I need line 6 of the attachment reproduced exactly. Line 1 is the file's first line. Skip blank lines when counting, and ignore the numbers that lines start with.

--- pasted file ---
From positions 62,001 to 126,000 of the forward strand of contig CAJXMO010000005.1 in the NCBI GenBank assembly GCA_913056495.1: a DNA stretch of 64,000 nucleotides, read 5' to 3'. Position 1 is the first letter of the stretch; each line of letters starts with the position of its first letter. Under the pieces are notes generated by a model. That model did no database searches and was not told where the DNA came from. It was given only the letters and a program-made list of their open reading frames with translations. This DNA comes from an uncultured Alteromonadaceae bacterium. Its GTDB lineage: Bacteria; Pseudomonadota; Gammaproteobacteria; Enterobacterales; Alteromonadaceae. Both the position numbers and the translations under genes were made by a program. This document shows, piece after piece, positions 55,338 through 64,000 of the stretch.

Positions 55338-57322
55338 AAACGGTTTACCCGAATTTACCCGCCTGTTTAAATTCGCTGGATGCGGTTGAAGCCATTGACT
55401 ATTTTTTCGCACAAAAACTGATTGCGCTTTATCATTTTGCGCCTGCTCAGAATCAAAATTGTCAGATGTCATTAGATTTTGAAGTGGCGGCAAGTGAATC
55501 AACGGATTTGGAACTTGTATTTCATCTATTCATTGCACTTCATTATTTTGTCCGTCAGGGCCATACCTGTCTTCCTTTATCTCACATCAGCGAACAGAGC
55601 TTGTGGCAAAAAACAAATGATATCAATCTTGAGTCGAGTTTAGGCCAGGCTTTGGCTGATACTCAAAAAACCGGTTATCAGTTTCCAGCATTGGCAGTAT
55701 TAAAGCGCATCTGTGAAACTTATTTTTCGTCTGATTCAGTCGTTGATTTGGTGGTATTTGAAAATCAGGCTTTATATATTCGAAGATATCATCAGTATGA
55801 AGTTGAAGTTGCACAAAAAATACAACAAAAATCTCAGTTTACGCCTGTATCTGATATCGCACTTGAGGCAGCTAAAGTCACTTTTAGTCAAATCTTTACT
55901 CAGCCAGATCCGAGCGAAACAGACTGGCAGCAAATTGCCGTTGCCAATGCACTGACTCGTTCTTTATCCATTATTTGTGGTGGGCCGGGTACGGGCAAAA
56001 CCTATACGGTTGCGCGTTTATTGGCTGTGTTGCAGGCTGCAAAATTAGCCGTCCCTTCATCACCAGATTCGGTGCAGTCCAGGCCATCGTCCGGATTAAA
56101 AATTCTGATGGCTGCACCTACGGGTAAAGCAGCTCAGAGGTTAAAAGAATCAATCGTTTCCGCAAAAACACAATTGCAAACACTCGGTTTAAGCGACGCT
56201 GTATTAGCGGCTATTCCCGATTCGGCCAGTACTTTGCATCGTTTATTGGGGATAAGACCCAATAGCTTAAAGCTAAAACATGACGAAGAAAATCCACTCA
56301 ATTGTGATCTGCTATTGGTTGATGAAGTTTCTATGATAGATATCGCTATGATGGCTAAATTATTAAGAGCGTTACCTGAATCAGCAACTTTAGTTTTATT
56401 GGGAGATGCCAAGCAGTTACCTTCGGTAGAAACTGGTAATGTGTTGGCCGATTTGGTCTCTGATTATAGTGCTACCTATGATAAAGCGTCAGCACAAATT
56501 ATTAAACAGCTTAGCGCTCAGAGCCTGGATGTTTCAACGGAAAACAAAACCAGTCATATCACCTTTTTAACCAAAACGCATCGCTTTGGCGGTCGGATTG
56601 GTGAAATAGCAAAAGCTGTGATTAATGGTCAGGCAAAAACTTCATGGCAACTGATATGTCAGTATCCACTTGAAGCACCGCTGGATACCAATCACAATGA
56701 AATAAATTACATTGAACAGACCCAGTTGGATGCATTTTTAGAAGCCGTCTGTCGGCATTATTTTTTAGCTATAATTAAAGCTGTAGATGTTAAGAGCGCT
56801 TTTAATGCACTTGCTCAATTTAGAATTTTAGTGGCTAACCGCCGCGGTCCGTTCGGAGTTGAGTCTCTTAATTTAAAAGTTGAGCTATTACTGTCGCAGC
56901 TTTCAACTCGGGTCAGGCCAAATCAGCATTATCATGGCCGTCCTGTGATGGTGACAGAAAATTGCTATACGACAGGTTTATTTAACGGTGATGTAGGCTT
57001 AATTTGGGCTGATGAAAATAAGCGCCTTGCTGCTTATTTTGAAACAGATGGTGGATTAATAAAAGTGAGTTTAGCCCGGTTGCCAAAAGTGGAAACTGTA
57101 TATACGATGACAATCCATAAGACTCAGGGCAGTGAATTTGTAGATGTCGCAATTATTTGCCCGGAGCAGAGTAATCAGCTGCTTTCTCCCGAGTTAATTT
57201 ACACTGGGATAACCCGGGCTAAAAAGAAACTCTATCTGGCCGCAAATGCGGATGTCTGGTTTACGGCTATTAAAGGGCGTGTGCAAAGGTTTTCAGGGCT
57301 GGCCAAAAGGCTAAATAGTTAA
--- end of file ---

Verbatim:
55601 TTGTGGCAAAAAACAAATGATATCAATCTTGAGTCGAGTTTAGGCCAGGCTTTGGCTGATACTCAAAAAACCGGTTATCAGTTTCCAGCATTGGCAGTAT